Steady-state and transient CO oxidation experiments using fresh Pd/Al2O3 and fresh and aged Pd/CZO/Al2O3 monolith catalysts were conducted to compare LO behavior and kinetic parameters (i.e. reaction orders and activation energies). Using aged Pd/CZO/Al2O3, CO LO temperatures were observed to be higher than those using fresh Pd/CZO/Al2O3 and Pd/Al2O3. Using a feed concentration of 1% CO, LO temperatures were lower using fresh Pd/CZO/Al2O3 than those using fresh Pd/Al2O3; higher activity was also observed in comparing TOFs using the two fresh catalysts.

Ongoing work involves the use of a mechanistic-based kinetic model incorporated into a low-dimensional monolith model. The kinetic model expands on established CO oxidation on Pd kinetics with steps involving ceria. The model helps to verify experimentally-observed oxidation behavior and predict catalyst performance. Finally, oxidation experiments involving mixtures of CO and HCs including propylene, acetylene, and toluene are being conducted to investigate mutual inhibition during LO, extract kinetic parameters for oxidation reactions, and provide a basis for validating modeling simulations.

 

Table 1. Fresh catalyst steady-state reaction rates and TOFs. SS170, 0.5% CO, 0.45% O2.

Catalyst

Rate (mol/gcats)

TOF (1/s)

Pd/CZO/Al2O3

1.8310-6

0.12

Pd/Al2O3

1.9610-6

0.09

Figure 1: CO conversion (%) versus monolith temperature using fresh Pd/CZO/Al2O3 (solid lines), aged Pd/CZO/Al2O3 (long dashed lines), and fresh Pd/Al2O3 (short dashed lines) catalysts for feed concentrations of 0.5% CO (λ = 1.01) and 1% CO (λ = 1.01).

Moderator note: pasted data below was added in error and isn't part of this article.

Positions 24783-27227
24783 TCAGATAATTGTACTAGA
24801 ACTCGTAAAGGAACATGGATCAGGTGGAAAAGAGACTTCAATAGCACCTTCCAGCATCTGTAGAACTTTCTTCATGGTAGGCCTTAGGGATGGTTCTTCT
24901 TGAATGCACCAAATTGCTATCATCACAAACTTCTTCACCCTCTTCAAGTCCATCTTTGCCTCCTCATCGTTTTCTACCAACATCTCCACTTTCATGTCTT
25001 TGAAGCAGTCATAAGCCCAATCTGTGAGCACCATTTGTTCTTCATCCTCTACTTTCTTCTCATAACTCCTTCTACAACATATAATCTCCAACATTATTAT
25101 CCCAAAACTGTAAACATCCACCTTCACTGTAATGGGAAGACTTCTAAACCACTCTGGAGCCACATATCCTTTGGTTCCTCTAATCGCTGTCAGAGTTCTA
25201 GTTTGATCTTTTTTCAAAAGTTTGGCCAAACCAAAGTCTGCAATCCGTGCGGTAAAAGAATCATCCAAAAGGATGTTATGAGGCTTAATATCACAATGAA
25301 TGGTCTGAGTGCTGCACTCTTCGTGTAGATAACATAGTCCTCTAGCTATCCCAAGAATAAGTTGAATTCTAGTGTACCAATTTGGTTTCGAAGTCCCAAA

Figure 2: Log-log plot of steady-state reaction rate (mol/sg) on aged Pd/CZO/Al2O3 vs. average CO concentration obtained at monolith temperatures of 198 C (◊), 211 C (▲), 222 C (□).

Figure 3: Arrhenius plot of steady-state reaction rates (mol/sg) on aged Pd/CZO/Al2O3 vs. inverse absolute temperatures (K) obtained at CO feed concentrations of 1000 ppm (diamonds), 2000 ppm (squares), 5000 ppm (triangles), and 8000 ppm (circles).

Table 2. Arrhenius plot slopes and corresponding activation energies for CO oxidation on aged Pd/CZO/Al2O3.

Slope (K)

Activation Energy (kJ/mol)

-17,385

145

-15,567

129

-17,419

15

-12,736

106

References

[1] Fernandez-Garcia, M.; Martinez-Arias, A.; Iglesias-Juez, A.; Hungria, A.B.; Anderson, J.A.; Conesa, J.C.; and Soria, J. App. Cat. B 2001, 31, 39-50.

[2] Martinez-Arias, A., Fernandez-Garcia, M.; Iglesias-Juez, A.; Hungria, A.B.; Anderson, J.A.; Conesa, J.C.; and Soria, J.. App. Cat. B 2001, 31, 51-60.

[3] Sharma, S.; Hegde, M.S.; Das, R.N.; and Pandey, M. App. Cat. A 2008, 337, 130-137.

[4] Harmsen, J.M.A.; Hoebink, H.B.J.; and Shouten, J.C. Chem. Eng. Sci. 2001, 56, 2019-2035.

[5] Bera, P.; Patil, K.C.; Jayaram, V.; Subbanna, G.N.; and Hegde, M.S. J. Catal. 2000, 196, 293-301.

[6] Chen, X.; Cheng Y.; Seo C.Y.; Schwank J.W.; and McCabe R.W. App. Cat. B 2015, 163, 499-509.

[7] Yao, Y-.F. Y. J. Catal., 1984, 87, 152-162.

[8] Cant, N.W.; Hicks, P.C.; and Lennon, B.S. J. Catal. 1978, 54, 372-383.

[9] Rainer, D.R.; Koranne, M.; Vesecky, M.; and Goodman, D.W. J. Phys. Chem. B 1997, 101, 10769-10774.

 


Extended Abstract: File Uploaded
See more of this Session: Future Automotive Catalysis: TWC
See more of this Group/Topical: Catalysis and Reaction Engineering Division